A crowd quickly developed around Brian Alnutt as he guided visitors through the Civil War exhibit on loan toNorthampton Community College.
Alnutt is an assistant professor of history at the college and was acting as a docent during the grand opening of “Lincoln: The Constitution and the Civil War” in the college’s Kopecek Hall.
Northampton is one of 200 sites to be selected to host the free, traveling exhibit, which delves into how President Abraham Lincoln tackled the war’s constitutional and political challenges.
This is the only local showing of the exhibit, which was created by the National Constitution Center and the American Library Association Public Programs Office. It is funded by a National Endowment for the Humanities grant.
It runs until Dec. 13 and dovetails into Northampton’s yearlong educational programming around the Civil War.
Alnutt’s tour of the exhibit began with a small group of four or five people and quickly grew as visitors stopped to hear him share tidbits about Lincoln.
Before becoming president, Lincoln only served one term in the U.S. House of Representatives, he said. Lincoln was not a national political figure but he’d spoken out against slavery so states seceded before his inauguration, Alnutt explained.
More slave states followed but not all seceded, he said, leading to some slave owners fighting against the Confederacy. The states that seceded initially hoped for a peaceful secession but Lincoln fought to preserve the union.
The exhibit explains Lincoln called the secessions undemocratic. If a minority group who lost an election could just break up the government, government by the people could never survive, Lincoln said.
It was only later that Lincoln decided to tackle slavery, Alnutt said, predicting that if the South had fallen quickly slavery may have survived. Alnutt noted that most other countries had abolished slavery by 1861.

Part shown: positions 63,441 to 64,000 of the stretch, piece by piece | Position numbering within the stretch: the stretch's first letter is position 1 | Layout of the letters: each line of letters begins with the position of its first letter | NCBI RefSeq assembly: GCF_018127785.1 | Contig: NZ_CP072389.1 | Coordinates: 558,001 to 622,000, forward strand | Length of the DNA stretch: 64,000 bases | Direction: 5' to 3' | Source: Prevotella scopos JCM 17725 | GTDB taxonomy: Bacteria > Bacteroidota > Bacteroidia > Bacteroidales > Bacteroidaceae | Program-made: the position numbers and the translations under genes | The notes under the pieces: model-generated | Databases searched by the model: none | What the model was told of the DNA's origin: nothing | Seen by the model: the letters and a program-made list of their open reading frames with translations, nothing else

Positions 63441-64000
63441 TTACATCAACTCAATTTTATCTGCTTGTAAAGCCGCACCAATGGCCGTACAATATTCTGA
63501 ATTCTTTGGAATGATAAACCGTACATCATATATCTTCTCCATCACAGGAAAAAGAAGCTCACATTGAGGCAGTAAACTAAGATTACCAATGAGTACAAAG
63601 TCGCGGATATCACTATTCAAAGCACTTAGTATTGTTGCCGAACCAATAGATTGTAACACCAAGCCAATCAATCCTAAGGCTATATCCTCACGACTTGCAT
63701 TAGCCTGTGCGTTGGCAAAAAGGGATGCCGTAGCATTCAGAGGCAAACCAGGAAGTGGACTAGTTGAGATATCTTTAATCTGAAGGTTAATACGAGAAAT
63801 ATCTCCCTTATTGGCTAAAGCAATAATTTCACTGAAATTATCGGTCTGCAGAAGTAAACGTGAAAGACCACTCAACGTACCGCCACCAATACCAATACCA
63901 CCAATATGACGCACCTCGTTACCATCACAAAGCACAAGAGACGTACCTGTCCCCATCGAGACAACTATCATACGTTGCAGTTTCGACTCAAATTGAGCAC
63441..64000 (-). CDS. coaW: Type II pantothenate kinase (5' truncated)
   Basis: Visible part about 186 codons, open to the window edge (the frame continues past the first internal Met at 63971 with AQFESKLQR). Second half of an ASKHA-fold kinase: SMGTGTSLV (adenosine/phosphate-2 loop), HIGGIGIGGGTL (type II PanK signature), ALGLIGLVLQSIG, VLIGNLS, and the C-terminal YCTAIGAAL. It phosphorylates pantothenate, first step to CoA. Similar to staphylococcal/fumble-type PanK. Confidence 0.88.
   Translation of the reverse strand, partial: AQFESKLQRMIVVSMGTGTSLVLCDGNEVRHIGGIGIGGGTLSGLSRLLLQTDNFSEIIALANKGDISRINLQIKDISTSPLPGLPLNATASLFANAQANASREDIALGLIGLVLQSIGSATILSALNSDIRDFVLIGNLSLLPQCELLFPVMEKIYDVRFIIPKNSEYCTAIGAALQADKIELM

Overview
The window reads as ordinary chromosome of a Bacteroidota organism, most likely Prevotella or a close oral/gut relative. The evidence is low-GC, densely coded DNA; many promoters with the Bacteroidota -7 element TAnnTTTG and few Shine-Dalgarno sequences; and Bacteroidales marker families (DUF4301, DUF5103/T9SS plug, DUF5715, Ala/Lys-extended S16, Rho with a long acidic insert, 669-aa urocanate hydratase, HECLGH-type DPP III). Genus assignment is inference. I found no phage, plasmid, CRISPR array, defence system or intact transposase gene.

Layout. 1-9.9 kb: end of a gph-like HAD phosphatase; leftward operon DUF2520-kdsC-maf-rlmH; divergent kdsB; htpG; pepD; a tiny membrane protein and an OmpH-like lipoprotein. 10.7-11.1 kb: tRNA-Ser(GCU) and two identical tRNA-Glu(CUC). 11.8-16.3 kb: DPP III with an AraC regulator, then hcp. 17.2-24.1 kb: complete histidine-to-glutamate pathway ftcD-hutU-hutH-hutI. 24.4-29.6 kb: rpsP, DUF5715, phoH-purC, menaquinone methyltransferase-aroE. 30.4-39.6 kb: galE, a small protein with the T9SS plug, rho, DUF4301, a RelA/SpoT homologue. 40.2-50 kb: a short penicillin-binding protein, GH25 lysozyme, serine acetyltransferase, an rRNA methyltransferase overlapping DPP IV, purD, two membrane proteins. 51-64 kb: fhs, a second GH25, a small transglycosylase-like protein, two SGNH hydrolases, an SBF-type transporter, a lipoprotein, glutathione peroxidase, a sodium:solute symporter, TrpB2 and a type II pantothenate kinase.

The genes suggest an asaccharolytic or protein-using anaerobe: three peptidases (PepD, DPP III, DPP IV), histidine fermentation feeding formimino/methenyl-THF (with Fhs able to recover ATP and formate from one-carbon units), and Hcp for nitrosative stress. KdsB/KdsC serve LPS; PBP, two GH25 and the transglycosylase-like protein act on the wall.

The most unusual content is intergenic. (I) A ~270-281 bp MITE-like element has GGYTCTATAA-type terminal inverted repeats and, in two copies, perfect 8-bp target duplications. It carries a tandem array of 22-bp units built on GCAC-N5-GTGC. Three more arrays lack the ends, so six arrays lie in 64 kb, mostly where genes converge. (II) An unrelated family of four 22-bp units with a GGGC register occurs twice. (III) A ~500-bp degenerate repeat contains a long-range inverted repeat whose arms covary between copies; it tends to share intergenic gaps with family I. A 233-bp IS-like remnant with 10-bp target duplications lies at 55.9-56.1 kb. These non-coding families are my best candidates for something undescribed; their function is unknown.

“Lincoln” made an appearance at the event. James Hayney wowed a crowd of about 100 people in Lipkin Theater as he assumed the persona of Lincoln, down to the beard and stovepipe hat.
Earlier Thursday morning, a group of fourth- and fifth-graders from Fountain Hill Elementary School and kindergartners from the college’s child care center were treated to time with Hayney. Students clamored to have their photo taken with Lincoln, to shake his hand and even high-five.
Northampton sophomore Claire Mulicka, of Bethlehem, came to the event to earn extra credit for a class. She left touched by Lincoln’s speeches and his determination to finish the fight.
“I thought it was fantastic,” she said of Hayney’s performance.
Hayney, who bears an uncanny resemblance to Lincoln, never missed a beat as he talked about his life as the nation’s 16th president.
Lincoln would’ve retired from politics if not for Illinois Sen. Stephen Douglas’ introduction of the Kansas Nebraska Act, which extended slavery into the new territories by repealing the Missouri Compromise, he said. Lincoln ran for the Senate twice and lost but he gained national recognition debating Douglas on slavery.
Lincoln actually beat Douglas in 1860 to become president. Hayney spoke about the difficulties his Kentuckian wife Mary Todd faced as one of 16 children, whose family was split between the war’s two sides. The Eastern press tore his wife apart, calling her the mole in the White House, Hayney said.
ENDOWMENT FUNDS CIVIL WAR ANNIVERSARY EVENTS
The exhibit is open 1 to 5 p.m. Monday, Wednesday and Friday and 10 a.m. to 3 p.m. and 5 to 8 p.m. Tuesday and Thursday.
Prior to being selected to host the exhibit, Northampton was planning events based on the theme of “The Meaning of Freedom: Civil War 1865 to Today.”
The yearlong events are funded through an endowment built with donations and a separate $800,000 National Endowment for the Humanities challenge grant Northampton was awarded in 2008. The endowment is meant to annually fund humanities-focused educational programs surrounding a theme.